How many Gs were the guys at TMS being subjected to? Usually the onset of the Gs rather than the actual amount of G loading is what would cause a "blackout". I never really heard the full story on that or if there was any experimentation/documentation going on. I suspect that a dehydrated, undernourished, and unsuspecting driver who made a quick turn-in could gray out with only loading to a few Gs. 9Gs sounds pretty excessive and would have caused the same guy to G-loc and wake up disoriented with his car probably driving toward something hard and static...(maybe that is what happened regardless?)
But hell, lateral Gs that I've experienced in a car are way different than the G loads I've experienced in a jet....so what do I know.
The problem isnt really how much Gs because there are cases of people surving Gs of up to 50g's!! (some guy on a rocket sled) problem is the amount of time its sustained cause the blood to rush away from the brain and finally in car racing the constant change of direction of the Gs.

I think a cool solution if possible would be to have check valves install in your veins and arterys not allowing the blood to go down. Even install a pump to increase flow if need be. Imagine, it would be fusing man and machine. Scary.
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Old 08-26-04, 08:56 AM
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Originally Posted by Tim Benton
Popular science is just a monthly Star or national Enquirer. It's a fringe magazine with articles based on hypothesis but yet the cover says it's the wave of the future likes its been tested. Sort of like seeing a movie star beat up on the cover of a magazine and the title says star beat to hell by jealous boyfriend. Article turns out it was for her upcoming movie....great.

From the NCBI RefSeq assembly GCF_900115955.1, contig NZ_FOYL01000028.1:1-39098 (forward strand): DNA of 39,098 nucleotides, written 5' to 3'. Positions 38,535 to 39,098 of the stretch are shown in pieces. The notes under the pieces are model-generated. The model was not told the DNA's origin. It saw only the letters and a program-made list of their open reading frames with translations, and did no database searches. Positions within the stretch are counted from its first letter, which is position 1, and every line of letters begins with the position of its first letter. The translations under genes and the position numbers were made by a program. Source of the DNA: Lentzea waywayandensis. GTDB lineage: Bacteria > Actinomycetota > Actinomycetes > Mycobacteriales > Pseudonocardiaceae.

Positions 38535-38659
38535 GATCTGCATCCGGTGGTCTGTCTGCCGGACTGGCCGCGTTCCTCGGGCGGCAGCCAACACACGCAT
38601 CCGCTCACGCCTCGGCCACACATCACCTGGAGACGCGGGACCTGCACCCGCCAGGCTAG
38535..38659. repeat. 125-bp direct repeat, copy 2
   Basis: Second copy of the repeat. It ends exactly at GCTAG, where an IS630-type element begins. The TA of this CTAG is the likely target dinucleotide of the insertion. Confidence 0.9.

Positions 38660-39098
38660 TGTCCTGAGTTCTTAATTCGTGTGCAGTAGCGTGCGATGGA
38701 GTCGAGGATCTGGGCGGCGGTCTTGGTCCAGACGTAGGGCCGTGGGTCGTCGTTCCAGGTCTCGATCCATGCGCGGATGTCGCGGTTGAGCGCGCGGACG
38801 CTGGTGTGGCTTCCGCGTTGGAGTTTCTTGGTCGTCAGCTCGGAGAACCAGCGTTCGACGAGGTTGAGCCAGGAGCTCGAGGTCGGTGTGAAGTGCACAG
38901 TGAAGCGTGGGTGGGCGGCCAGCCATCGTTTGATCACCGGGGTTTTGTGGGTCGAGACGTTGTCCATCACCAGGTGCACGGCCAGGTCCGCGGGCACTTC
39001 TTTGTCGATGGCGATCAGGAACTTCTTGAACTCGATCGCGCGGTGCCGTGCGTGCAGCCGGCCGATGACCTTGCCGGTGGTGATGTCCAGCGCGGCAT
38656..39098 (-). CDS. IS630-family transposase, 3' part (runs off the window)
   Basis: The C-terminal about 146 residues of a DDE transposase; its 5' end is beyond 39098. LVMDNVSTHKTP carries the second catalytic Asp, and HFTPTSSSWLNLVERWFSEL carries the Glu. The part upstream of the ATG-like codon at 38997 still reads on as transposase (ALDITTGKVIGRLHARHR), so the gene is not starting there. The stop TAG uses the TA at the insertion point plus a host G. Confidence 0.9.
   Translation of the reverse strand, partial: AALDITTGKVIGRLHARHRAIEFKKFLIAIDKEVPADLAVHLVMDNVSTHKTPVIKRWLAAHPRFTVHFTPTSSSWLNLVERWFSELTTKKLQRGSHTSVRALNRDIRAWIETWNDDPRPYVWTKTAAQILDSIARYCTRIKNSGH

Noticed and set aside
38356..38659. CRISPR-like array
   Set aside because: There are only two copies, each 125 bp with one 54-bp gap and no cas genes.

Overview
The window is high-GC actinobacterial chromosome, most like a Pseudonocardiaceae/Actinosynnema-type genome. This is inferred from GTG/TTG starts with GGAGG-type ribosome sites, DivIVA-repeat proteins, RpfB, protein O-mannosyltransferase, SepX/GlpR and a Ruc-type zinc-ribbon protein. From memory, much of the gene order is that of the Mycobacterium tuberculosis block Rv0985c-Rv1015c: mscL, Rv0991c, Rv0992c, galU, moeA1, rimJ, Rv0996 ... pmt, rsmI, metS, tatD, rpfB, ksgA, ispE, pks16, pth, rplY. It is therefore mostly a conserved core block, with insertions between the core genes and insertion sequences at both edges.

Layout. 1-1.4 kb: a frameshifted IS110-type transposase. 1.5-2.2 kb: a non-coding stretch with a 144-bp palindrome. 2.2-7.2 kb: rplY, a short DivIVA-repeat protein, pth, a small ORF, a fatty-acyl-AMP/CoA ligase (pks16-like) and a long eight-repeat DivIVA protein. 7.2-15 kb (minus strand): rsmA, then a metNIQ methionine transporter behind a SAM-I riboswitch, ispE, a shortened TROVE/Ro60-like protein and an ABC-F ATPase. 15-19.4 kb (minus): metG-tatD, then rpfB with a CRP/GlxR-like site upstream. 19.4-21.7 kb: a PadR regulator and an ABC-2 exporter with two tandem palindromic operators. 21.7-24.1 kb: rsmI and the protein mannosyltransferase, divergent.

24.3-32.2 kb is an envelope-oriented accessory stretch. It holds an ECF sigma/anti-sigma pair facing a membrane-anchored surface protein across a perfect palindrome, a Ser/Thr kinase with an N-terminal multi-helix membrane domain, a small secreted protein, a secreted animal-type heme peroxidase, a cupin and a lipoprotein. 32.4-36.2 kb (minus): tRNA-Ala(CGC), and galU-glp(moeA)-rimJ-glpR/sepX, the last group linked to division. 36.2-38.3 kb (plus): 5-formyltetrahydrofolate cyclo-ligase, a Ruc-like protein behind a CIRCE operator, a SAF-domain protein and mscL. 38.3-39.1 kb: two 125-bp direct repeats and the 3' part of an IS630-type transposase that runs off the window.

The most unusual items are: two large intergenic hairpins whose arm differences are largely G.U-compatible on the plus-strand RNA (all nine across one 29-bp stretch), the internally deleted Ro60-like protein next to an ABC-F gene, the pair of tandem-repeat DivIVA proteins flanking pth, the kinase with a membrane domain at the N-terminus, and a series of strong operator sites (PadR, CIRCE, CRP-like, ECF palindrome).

Tim
Agreed!

Most of the articles in PS are BS. It is a waste of money.
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Old 08-30-04, 11:39 AM
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Originally Posted by Fatman0203
The problem isnt really how much Gs because there are cases of people surving Gs of up to 50g's!! (some guy on a rocket sled) problem is the amount of time its sustained cause the blood to rush away from the brain and finally in car racing the constant change of direction of the Gs.

I think a cool solution if possible would be to have check valves install in your veins and arterys not allowing the blood to go down. Even install a pump to increase flow if need be. Imagine, it would be fusing man and machine. Scary.
Hmm, well then maybe an anti-g straining maneuver would maybe work. Doing it correctly is what allows fighter pilots to not gray out under sustained high G-loading and still be able to function and put bombs on target.
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Old 08-30-04, 03:42 PM
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Originally Posted by suganuma
Hmm, well then maybe an anti-g straining maneuver would maybe work. Doing it correctly is what allows fighter pilots to not gray out under sustained high G-loading and still be able to function and put bombs on target.